Addis Abeba — Protests erupted in many towns and cities, including schools and university compounds, in different places across Oromia following the weekend violence in East Wollega zone of Oromia regional state, in western Ethiopia.
The attacks on 25 and 29 of November in Kiremu and Gida Ayana districts of East Wollega Zone, which authorities of the local government and fleeing residents attributed to “Fano Militia” from the neighboring Amhara region has left dozens dead and thousands displaced.
Dozens of civilians, including Damtew Kefyalew Gemeda, Kiremu District Court judge, were killed and more than 350, 000 people of the entire Kiremu district were displaced in the two days attacks on 25 and 29.
Over the weekend, several contested accounts of intensified clashes involving federal government and regional security forces on the one hand and armed groups of the Fano militia and members of the Oromo Liberation Army (OLA) on the other were reported with unknown numbers of civilian causalities and mass displacement.
The extent of the causalities from the weekend violence, the exact nature of the violence and who it involved is hard to come by as regional state governments of both Oromia and Amhara regions, as well as the federal government remained silent about the reported violence.
But the killings caused outrage as activists and netizens from the Oromo and Amhara national groups took to social media to express their frustrations. On Monday, students in several high schools and universities located in towns and cities across the Oromia region held protests chanting messages denouncing the repeated attacks on civilians in Wollega zone.
On Monday, a video footage showing two decapitated heads put on pikes and paraded by members of “Fano militia” was widely shared on social media. The two decapitated heads allegedly belonging to members of the OLA fighters, caused further outrage and criticisms. The protests continued on Tuesday .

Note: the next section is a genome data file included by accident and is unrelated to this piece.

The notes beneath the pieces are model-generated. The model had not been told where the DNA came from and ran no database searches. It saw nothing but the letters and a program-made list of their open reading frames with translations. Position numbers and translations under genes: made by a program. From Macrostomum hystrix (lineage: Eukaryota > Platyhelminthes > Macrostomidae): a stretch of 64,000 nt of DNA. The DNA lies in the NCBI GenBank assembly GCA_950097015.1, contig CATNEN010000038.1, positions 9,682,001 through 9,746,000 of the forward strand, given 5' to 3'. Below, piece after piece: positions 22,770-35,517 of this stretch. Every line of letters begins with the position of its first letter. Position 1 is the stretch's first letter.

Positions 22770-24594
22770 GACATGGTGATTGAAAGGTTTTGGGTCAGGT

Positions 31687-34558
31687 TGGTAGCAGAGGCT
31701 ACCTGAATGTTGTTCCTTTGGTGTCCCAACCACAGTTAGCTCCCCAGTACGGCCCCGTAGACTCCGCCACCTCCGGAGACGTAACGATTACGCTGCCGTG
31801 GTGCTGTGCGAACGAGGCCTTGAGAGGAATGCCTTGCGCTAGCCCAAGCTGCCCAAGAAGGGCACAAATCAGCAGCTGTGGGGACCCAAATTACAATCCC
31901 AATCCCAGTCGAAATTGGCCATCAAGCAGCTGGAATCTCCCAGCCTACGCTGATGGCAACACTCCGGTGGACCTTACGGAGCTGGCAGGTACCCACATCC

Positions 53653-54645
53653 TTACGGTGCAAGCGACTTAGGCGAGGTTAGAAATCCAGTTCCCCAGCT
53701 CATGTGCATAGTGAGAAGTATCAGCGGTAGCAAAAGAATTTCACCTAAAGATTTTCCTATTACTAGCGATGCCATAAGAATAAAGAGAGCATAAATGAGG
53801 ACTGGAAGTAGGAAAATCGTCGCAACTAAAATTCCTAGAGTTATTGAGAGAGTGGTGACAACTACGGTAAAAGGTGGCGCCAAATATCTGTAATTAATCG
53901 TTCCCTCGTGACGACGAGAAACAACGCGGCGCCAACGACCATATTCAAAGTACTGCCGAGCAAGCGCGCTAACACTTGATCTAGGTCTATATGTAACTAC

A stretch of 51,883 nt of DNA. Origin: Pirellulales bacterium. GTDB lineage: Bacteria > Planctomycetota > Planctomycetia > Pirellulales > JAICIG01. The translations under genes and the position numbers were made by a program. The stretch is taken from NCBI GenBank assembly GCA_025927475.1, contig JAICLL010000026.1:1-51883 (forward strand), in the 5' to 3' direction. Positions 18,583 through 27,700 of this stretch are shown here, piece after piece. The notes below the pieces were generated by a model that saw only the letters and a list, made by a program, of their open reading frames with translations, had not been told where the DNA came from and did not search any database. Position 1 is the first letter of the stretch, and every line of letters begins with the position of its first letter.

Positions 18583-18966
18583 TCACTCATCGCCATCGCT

A teacher at Waqoo Gutu school here in Addis Abeba told Addis Standard that this morning the students protested the “indiscriminate attack against the Oromo people by Fano Militia and government drones”. The students went home after they protested and the regular teaching and learning schedule didn’t take place, the teacher said.
Addis Standard also confirmed that students staged a protest at Adama Science and Technology University on Tuesday morning shortly before it was dispersed by police.
A student from Kotebe Metropolitan University in Addis Abeba, told Addis Standard that they couldn’t protest but they came dressed in black and boycotted eating to show their grievances.
Oromo students at Mizan Tepi University also staged a protest but it was dispersed by security forces. Protests were also reportedly held in high schools and universities in Nekemte, in East Wollega, in Ambo West Oromia, and Bale, south east Oromia, among other places.
In a statement released on Tuesday, the opposition party, Oromo Liberation Front (OLF), condemned “the irresponsible and barbaric killings of innocent civilians by the PP-led Ethiopian government,” and has called upon the Oromo people to “defend” themselves. “Students in high schools and universities, teachers at all levels, peasants in rural areas, and the Qeerroo should defend themselves,” the statement reads. The party also accused the government of training and arming the “Fanno militants”.
Both the Oromia regional government and the federal government has not commented on the attacks in East Wollega and the subsequent protests going on in different parts of the region until the publishing of this news and Addis Standard‘s attempts to obtain comments from Oromia region and federal government communication officials were unsuccessful. AS